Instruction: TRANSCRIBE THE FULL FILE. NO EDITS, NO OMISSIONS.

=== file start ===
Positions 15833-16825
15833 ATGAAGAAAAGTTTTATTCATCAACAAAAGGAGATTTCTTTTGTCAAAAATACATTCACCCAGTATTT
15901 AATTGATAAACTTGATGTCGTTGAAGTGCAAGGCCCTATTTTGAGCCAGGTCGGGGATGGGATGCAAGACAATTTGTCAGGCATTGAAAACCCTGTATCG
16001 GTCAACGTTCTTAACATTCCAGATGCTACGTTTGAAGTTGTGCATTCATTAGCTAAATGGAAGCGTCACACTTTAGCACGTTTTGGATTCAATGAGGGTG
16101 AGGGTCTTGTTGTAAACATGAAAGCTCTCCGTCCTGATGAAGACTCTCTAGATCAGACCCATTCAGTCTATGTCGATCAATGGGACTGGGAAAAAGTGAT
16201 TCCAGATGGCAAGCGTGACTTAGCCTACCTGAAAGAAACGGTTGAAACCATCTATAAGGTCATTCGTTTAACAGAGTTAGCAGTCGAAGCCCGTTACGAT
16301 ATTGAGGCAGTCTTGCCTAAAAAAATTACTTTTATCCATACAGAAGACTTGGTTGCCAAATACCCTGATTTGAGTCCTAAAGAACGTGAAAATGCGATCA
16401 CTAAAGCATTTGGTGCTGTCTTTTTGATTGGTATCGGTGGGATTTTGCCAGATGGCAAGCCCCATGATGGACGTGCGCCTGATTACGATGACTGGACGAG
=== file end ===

Positions 15833-16825
15833 ATGAAGAAAAGTTTTATTCATCAACAAAAGGAGATTTCTTTTGTCAAAAATACATTCACCCAGTATTT
15901 AATTGATAAACTTGATGTCGTTGAAGTGCAAGGCCCTATTTTGAGCCAGGTCGGGGATGGGATGCAAGACAATTTGTCAGGCATTGAAAACCCTGTATCG
16001 GTCAACGTTCTTAACATTCCAGATGCTACGTTTGAAGTTGTGCATTCATTAGCTAAATGGAAGCGTCACACTTTAGCACGTTTTGGATTCAATGAGGGTG
16101 AGGGTCTTGTTGTAAACATGAAAGCTCTCCGTCCTGATGAAGACTCTCTAGATCAGACCCATTCAGTCTATGTCGATCAATGGGACTGGGAAAAAGTGAT
16201 TCCAGATGGCAAGCGTGACTTAGCCTACCTGAAAGAAACGGTTGAAACCATCTATAAGGTCATTCGTTTAACAGAGTTAGCAGTCGAAGCCCGTTACGAT
16301 ATTGAGGCAGTCTTGCCTAAAAAAATTACTTTTATCCATACAGAAGACTTGGTTGCCAAATACCCTGATTTGAGTCCTAAAGAACGTGAAAATGCGATCA
16401 CTAAAGCATTTGGTGCTGTCTTTTTGATTGGTATCGGTGGGATTTTGCCAGATGGCAAGCCCCATGATGGACGTGCGCCTGATTACGATGACTGGACGAG